CNN Bypasses Obama-Alinsky Ties; Links Alinsky to Tea Party

CNN's Soledad O'Brien would not brand Saul Alinsky as a leftist radical, and neither would she say President Obama was influenced by his writings – but she had no problem tying Alinsky's controversial beliefs to the Tea Party movement on Monday's Starting Point.

As a community organizer in Chicago, Barack Obama mirrored the tactics Alinsky laid out in his book "Rules for Radicals" – which featured a tribute to the devil Lucifer, "the very first radical." GOP candidate Newt Gingrich has recently tied Obama's name with Alinsky, sparking a media debate over the matter.

O'Brien wanted to set the story straight on Monday, and delivered a neutral take on the controversial community organizer. "He spent his life helping minorities in poor neighborhoods exert their political force by organizing them to get to the polls," she stated.

And O'Brien's soft take echoes the coverage by her network. According to a Nexis search, during the 2008 presidential campaign Alinsky's name was mentioned on CNN precisely eight times, almost always by conservative host Glenn Beck or his conservative guests. Host Lou Dobbs dropped the name once, and actor Jon Voight mentioned Alinsky on the October 4th edition of Ballot Box 2008.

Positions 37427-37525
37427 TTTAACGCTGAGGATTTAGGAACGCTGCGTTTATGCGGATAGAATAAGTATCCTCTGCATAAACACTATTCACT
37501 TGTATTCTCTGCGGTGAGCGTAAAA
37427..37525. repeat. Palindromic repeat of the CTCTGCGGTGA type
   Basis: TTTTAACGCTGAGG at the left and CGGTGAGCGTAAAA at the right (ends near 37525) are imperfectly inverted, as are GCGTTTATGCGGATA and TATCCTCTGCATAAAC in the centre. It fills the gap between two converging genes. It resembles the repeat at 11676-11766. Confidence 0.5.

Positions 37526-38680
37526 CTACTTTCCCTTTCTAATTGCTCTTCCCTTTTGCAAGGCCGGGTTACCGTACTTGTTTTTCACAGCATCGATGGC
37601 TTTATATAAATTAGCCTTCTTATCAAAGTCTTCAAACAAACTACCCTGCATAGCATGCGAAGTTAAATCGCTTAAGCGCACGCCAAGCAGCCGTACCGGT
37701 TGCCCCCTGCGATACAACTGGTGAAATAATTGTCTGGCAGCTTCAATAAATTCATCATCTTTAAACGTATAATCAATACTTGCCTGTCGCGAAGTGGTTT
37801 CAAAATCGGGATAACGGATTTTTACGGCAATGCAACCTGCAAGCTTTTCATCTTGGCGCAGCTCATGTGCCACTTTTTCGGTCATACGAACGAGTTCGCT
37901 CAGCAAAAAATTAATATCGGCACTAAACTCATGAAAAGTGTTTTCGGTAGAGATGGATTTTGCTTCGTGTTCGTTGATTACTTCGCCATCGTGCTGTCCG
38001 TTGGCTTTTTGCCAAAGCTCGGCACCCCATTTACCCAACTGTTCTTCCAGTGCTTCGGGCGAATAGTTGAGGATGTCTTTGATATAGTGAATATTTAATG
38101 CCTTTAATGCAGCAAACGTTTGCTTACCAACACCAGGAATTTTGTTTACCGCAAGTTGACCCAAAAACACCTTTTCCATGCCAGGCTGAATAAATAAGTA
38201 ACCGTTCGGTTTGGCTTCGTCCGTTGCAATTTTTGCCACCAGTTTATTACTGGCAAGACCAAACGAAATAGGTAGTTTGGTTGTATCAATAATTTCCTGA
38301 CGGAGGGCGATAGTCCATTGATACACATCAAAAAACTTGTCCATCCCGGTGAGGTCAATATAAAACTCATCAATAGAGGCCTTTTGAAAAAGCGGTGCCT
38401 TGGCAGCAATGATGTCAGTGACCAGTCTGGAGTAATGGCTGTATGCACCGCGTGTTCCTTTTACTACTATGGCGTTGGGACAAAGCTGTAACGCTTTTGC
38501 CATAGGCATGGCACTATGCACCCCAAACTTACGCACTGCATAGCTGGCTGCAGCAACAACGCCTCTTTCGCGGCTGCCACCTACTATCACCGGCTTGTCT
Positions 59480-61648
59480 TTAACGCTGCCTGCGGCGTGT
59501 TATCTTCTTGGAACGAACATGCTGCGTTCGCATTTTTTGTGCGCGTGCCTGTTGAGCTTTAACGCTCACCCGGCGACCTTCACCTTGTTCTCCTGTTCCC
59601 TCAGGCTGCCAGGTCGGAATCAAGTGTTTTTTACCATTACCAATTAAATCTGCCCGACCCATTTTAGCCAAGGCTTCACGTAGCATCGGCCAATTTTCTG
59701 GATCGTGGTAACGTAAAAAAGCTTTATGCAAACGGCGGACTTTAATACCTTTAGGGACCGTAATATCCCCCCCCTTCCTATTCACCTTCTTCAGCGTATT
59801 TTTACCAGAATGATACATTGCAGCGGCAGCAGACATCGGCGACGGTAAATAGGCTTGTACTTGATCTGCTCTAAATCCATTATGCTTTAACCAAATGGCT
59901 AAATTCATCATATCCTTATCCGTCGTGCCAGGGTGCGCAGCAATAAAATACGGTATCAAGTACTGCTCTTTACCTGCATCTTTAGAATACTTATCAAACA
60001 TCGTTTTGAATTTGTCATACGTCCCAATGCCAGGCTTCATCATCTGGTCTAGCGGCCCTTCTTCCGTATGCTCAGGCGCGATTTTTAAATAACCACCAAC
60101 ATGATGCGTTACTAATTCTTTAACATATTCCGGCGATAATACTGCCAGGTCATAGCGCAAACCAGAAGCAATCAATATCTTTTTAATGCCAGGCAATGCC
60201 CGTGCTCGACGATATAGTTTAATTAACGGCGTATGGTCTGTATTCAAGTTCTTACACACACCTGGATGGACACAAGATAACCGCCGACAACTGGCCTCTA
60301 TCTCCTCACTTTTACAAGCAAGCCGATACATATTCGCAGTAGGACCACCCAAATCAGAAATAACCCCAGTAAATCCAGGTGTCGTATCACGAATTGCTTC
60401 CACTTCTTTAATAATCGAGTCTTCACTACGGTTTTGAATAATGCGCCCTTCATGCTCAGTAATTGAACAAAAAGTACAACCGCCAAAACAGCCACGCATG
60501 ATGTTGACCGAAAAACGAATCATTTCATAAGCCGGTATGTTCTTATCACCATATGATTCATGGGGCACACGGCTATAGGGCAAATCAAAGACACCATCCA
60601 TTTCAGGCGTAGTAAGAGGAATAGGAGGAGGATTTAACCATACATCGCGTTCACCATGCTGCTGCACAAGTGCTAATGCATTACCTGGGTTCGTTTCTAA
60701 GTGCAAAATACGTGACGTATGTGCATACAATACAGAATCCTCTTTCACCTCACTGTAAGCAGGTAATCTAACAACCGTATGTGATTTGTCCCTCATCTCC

And even though she cast Alinsky as a simple community organizer, O'Brien hastily downplayed a connection between him and Obama. "President Obama has never said that he was influenced by Alinsky. In fact, he was 10 years old when Alinsky passed away," she insisted. Apparently for the CNN reporter, the President's word merits no need for fact-checking.

However, O'Brien was more than willing to connect Alinsky with the Tea Party, quoting FreedomWorks leader Dick Armey as admiring the effectiveness of Alinsky's tactics while condemning his ends and goals. She also insinuated that the Tea Party had used Alinsky's tactics in the past.

To read more, and to view a transcript of the segment, click here.

 

Matt Hadro
Matt Hadro
Matt Hadro was a News Analyst for the Media Research Center's News Analysis Division from 2010 through early 2014